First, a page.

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Nat Genet. 2001 Aug;28(4):327-34.

Promoter-specific binding of Rap1 revealed by genome-wide maps of protein-DNA association.

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Department of Biochemistry, Stanford University, Stanford, California 94305-5428, USA.

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  • Nat Genet 2001 Sep;29(1):100.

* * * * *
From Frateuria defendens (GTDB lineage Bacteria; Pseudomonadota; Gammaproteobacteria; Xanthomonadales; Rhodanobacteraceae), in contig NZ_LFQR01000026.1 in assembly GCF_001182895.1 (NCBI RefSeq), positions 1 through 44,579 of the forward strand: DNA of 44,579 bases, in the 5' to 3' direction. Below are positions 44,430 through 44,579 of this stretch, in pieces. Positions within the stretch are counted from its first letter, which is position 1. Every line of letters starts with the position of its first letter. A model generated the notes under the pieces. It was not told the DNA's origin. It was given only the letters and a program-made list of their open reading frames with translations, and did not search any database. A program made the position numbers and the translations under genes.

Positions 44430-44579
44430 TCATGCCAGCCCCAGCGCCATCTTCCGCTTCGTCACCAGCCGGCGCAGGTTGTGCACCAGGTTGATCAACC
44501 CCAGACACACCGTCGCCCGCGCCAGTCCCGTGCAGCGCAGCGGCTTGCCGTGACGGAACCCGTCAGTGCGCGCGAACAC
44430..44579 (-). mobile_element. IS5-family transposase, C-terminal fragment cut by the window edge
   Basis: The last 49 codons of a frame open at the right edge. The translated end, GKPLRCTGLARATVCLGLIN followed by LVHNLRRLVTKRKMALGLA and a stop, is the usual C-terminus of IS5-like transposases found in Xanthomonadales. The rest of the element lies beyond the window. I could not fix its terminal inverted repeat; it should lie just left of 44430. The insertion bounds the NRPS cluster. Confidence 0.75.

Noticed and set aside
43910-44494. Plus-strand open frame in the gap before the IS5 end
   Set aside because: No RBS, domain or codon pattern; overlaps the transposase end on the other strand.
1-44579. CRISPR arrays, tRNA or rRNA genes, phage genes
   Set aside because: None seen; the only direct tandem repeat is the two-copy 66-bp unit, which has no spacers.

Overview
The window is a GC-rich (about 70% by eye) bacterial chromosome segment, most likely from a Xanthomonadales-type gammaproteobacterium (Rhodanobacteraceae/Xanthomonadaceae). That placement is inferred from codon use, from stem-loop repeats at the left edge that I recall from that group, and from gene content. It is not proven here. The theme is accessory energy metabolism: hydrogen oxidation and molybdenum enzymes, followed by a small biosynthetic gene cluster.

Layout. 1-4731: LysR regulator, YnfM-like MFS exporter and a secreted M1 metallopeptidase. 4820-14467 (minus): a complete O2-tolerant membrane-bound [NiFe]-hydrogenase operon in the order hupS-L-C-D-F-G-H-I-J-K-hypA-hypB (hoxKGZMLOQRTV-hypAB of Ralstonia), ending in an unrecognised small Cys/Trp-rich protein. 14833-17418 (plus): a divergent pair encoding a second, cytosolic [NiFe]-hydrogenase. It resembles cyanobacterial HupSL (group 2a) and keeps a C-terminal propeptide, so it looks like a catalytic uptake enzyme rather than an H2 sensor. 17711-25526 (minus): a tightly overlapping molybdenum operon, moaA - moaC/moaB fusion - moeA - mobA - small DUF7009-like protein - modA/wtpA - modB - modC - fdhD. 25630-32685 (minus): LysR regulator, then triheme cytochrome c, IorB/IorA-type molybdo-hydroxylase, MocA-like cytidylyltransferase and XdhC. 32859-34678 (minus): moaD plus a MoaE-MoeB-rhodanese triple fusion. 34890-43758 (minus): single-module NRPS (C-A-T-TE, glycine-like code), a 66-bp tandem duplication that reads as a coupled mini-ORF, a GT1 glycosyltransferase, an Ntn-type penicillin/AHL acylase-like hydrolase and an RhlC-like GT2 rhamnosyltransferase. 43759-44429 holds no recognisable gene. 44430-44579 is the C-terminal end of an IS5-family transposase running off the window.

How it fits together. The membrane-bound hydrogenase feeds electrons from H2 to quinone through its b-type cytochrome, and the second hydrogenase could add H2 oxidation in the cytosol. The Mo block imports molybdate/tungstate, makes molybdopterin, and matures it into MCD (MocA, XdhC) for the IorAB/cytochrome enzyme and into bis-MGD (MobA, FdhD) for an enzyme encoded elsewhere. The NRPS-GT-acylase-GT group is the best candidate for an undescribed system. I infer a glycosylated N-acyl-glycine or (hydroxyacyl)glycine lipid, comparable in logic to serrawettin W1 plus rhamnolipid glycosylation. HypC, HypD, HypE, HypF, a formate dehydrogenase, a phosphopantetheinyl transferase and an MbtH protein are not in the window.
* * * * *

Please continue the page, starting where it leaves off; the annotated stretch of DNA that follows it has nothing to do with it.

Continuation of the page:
We determined the distribution of repressor-activator protein 1 (Rap1) and the accessory silencing proteins Sir2, Sir3 and Sir4 in vivo on the entire yeast genome, at a resolution of 2 kb. Rap1 is central to the cellular economy during rapid growth, targeting 294 loci, about 5% of yeast genes, and participating in the activation of 37% of all RNA polymerase II initiation events in exponentially growing cells. Although the DNA sequence recognized by Rap1 is found in both coding and intergenic sequences, the binding of Rap1 to the genome was highly specific to intergenic regions with the potential to act as promoters. This global phenomenon, which may be a general characteristic of sequence-specific transcriptional factors, indicates the existence of a genome-wide molecular mechanism for marking promoter regions.

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